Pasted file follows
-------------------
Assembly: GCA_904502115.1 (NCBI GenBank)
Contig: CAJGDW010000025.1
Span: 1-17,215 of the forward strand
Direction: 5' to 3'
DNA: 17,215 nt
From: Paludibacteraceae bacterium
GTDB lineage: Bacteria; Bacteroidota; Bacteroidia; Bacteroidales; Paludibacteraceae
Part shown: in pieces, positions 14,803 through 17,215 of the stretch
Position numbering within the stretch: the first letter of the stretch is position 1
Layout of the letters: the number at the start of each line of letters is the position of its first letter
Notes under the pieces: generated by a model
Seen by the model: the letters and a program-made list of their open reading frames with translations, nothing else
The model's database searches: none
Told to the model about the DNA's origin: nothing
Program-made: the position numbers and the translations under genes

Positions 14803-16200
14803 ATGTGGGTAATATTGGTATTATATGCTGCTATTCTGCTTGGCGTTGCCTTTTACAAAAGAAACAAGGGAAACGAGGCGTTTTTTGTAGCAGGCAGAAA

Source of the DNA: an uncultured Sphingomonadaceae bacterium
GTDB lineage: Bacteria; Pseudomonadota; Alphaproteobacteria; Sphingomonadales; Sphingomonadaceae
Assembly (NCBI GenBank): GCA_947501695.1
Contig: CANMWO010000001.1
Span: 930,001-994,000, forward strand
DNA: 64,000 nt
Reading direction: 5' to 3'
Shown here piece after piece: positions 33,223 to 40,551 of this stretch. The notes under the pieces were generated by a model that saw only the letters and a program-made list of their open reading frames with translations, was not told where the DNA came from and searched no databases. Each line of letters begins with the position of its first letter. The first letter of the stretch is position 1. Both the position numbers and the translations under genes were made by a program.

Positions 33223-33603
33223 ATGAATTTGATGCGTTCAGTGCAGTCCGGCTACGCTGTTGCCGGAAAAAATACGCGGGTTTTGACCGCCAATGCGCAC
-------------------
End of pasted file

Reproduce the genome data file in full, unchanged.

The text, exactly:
Assembly: GCA_904502115.1 (NCBI GenBank)
Contig: CAJGDW010000025.1
Span: 1-17,215 of the forward strand
Direction: 5' to 3'
DNA: 17,215 nt
From: Paludibacteraceae bacterium
GTDB lineage: Bacteria; Bacteroidota; Bacteroidia; Bacteroidales; Paludibacteraceae
Part shown: in pieces, positions 14,803 through 17,215 of the stretch
Position numbering within the stretch: the first letter of the stretch is position 1
Layout of the letters: the number at the start of each line of letters is the position of its first letter
Notes under the pieces: generated by a model
Seen by the model: the letters and a program-made list of their open reading frames with translations, nothing else
The model's database searches: none
Told to the model about the DNA's origin: nothing
Program-made: the position numbers and the translations under genes

Positions 14803-16200
14803 ATGTGGGTAATATTGGTATTATATGCTGCTATTCTGCTTGGCGTTGCCTTTTACAAAAGAAACAAGGGAAACGAGGCGTTTTTTGTAGCAGGCAGAAA

Source of the DNA: an uncultured Sphingomonadaceae bacterium
GTDB lineage: Bacteria; Pseudomonadota; Alphaproteobacteria; Sphingomonadales; Sphingomonadaceae
Assembly (NCBI GenBank): GCA_947501695.1
Contig: CANMWO010000001.1
Span: 930,001-994,000, forward strand
DNA: 64,000 nt
Reading direction: 5' to 3'
Shown here piece after piece: positions 33,223 to 40,551 of this stretch. The notes under the pieces were generated by a model that saw only the letters and a program-made list of their open reading frames with translations, was not told where the DNA came from and searched no databases. Each line of letters begins with the position of its first letter. The first letter of the stretch is position 1. Both the position numbers and the translations under genes were made by a program.

Positions 33223-33603
33223 ATGAATTTGATGCGTTCAGTGCAGTCCGGCTACGCTGTTGCCGGAAAAAATACGCGGGTTTTGACCGCCAATGCGCAC